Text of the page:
Category Archives: Amazing animals

Interesting stories from around the net…

Our intrepid reporter Max the Reptile has been exploring the web and has found some very interesting stories to share with us…..

World-first hybrid shark found off Australia

By Amy Coopes

Scientists said on Tuesday that they had discovered the world’s first hybrid sharks in Australian waters, a potential sign the predators were adapting to cope with climate change.

The mating of the local Australian black-tip shark with its global counterpart, the common black-tip, was an unprecedented discovery with implications for the entire shark world, said lead researcher Jess Morgan.

“It’s very surprising because no one’s ever seen shark hybrids before, this is not a common occurrence by any stretch of the imagination,” Morgan, from the University of Queensland, told AFP.

“This is evolution in action.”

Colin Simpfendorfer, a partner in Morgan’s research from James Cook University, said initial studies suggested the hybrid species was relatively robust, with a number of generations discovered across 57 specimens.

Read the full story here at yahoo news

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By Pallab Ghosh Science correspondent, BBC News

 Spider-Man’s webbing is something that researchers have been trying to reproduce for decades

US researchers have created silkworms that are genetically modified to spin much stronger silk.

Writing in the PNAS journal, scientists from the University of Wyoming say that their eventual aim is to produce silk from worms that has the toughness of spider silk.

In weight-for-weight terms, spider silk is stronger than steel.

Comic book hero Spider-Man generated spider silk to snare bad guys and swing among the city’s skyscrapers.

Researchers have been trying to reproduce such silk for decades.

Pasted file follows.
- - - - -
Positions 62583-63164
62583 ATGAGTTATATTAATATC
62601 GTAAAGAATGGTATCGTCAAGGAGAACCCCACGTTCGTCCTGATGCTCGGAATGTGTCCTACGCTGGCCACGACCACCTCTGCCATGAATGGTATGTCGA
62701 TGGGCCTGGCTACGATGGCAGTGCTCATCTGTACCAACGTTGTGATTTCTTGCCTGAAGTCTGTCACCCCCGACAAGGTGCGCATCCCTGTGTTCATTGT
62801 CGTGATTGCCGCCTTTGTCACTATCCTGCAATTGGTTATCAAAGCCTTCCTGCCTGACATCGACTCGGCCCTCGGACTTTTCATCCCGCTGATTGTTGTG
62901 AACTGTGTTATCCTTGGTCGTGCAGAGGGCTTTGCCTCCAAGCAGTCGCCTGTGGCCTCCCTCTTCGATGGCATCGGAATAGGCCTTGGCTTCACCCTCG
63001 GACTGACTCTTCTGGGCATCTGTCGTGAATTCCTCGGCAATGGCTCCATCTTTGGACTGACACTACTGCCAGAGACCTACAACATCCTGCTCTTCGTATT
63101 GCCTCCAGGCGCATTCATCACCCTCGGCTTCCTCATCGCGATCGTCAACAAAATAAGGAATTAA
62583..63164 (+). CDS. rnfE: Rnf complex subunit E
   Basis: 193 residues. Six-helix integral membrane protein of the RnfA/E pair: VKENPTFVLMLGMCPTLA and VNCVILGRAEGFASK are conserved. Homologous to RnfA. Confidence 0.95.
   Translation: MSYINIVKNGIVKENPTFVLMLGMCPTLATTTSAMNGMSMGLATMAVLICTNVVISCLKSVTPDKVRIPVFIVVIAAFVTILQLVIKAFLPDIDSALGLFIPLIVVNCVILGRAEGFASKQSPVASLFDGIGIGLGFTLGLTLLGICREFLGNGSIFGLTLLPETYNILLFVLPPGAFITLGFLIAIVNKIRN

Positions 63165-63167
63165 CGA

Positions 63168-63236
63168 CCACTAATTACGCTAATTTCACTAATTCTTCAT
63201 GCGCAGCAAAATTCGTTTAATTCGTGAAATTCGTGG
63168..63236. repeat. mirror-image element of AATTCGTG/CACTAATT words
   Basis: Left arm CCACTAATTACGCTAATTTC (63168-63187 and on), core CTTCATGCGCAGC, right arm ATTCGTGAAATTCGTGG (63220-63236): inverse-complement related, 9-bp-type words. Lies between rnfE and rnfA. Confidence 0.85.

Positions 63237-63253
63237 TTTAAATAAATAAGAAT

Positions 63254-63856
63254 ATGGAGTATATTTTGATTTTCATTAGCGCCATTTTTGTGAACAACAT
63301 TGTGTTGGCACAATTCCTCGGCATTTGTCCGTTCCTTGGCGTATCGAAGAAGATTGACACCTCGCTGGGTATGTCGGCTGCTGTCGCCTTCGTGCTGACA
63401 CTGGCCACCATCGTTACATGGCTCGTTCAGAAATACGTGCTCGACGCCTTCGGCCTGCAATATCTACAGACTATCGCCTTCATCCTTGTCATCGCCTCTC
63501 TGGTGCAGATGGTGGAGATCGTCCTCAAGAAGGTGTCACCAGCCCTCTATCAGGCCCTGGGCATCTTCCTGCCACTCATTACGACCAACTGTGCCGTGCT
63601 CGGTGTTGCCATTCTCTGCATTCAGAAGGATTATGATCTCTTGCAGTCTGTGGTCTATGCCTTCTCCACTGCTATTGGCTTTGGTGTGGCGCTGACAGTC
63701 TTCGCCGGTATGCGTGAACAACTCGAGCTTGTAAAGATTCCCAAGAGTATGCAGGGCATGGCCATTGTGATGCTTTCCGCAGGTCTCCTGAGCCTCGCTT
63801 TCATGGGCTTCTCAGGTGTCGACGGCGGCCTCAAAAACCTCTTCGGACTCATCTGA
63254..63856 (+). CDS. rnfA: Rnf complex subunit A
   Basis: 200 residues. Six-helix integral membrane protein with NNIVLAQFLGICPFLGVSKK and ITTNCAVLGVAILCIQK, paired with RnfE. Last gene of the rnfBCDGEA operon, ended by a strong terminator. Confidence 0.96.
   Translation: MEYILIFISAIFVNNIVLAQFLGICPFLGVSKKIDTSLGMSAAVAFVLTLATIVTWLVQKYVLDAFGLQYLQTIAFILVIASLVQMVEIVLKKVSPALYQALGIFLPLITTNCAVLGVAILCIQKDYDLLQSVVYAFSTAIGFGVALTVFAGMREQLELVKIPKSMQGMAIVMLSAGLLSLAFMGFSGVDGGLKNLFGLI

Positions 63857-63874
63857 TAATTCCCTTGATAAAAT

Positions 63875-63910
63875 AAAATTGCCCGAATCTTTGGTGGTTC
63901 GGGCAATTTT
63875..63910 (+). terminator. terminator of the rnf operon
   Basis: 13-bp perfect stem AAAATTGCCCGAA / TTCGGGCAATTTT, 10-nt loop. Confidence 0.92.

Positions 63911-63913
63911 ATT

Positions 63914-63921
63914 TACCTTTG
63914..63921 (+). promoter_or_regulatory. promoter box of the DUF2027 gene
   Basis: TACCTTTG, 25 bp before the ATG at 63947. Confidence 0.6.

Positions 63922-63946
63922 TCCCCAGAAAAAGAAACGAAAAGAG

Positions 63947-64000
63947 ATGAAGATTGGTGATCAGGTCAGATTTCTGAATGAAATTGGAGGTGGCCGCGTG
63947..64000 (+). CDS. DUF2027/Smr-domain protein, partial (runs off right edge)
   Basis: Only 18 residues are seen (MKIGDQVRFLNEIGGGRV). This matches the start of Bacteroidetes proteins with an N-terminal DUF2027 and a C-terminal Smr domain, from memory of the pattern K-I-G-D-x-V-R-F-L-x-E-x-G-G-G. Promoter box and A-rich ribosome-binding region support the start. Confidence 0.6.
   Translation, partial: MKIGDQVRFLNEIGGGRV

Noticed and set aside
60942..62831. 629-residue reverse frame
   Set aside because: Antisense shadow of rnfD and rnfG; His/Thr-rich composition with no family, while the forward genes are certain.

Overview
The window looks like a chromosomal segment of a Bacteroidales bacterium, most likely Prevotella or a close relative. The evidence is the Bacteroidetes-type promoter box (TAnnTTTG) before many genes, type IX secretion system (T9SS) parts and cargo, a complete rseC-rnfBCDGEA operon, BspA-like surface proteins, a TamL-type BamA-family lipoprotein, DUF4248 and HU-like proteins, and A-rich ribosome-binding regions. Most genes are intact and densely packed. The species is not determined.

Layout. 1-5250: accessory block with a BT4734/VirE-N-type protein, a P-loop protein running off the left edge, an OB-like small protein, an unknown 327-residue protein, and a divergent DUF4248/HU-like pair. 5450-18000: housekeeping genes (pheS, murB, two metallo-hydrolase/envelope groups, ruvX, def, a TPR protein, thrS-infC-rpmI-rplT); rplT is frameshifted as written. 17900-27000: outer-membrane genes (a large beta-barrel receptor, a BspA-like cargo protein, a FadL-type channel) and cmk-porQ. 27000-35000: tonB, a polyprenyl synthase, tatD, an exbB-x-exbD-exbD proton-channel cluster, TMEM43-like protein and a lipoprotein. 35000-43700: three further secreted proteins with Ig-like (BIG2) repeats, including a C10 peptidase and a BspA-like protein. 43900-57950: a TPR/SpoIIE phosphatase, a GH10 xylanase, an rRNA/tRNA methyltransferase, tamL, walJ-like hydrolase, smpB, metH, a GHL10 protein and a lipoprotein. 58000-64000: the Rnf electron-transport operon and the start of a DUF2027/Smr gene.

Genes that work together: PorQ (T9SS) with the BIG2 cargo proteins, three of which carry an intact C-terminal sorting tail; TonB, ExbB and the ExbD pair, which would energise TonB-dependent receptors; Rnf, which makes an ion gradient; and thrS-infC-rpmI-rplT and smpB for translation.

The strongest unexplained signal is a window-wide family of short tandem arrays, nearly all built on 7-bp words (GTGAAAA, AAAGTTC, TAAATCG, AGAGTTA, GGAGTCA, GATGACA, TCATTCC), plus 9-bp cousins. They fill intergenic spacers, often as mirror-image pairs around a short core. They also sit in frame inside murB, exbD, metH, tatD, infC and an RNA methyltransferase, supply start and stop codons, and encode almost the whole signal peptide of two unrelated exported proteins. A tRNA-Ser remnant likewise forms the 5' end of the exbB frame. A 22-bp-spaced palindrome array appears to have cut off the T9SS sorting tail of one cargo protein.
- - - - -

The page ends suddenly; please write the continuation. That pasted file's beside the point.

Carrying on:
But it is unfeasible to “farm” spiders for the commercial production of their silk because the arachnids don’t produce enough of it – coupled with their proclivity for eating each other.

Silk worms, however, are easy to farm and produce vast amounts of silk – but the material is fragile.

Researchers have tried for years to get the best of both worlds – super-strong silk in industrial quantities – by transplanting genes from spiders into worms. But the resulting genetically modified worms have not produced enough spider silk until now.

Read the full story here at BBC.co.uk news

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True fact: A common ingredient in commercial breads is derived from human hair harvested in China

by Mike Adams, the Health Ranger
Editor of NaturalNews.com
(NaturalNews) If you read the ingredients label on a loaf of bread, you will usually find an ingredient listed there as L-cysteine. This is a non-essential amino acid added to many baked goods as a dough conditioner in order to speed industrial processing. It’s usually not added directly to flour intended for home use, but you’ll find it throughout commercial breads such as pizza dough, bread rolls and pastries.While some L-cysteine is directly synthesized in laboratories, most of it is extracted from a cheap and abundant natural protein source: human hair.

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Woolly Mammoth to Be Cloned

Woolly_Mammoth-RBC

Within five years, a woolly mammoth will likely be cloned, according to scientists who have just recovered well-preserved bone marrow in a mammoth thigh bone. Japan’s Kyodo News first reported the find. You can see photos of the thigh bone at this Kyodo page.

Russian scientist Semyon Grigoriev, acting director of the Sakha Republic’s mammoth museum, and colleagues are now analyzing the marrow, which they extracted from the mammoth’s femur, found in Siberian permafrost soil.

Read full story at Discovery news

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Pavan Sukhdev: Put a value on nature!

Every day, we use materials from the earth without thinking, for free. But what if we had to pay for their true value: would it make us more careful about what we use and what we waste? Think of Pavan Sukhdev as nature’s banker — assessing the value of the Earth’s assets. Eye-opening charts will make you think differently about the cost of air, water, trees …

Pavan Sukhdev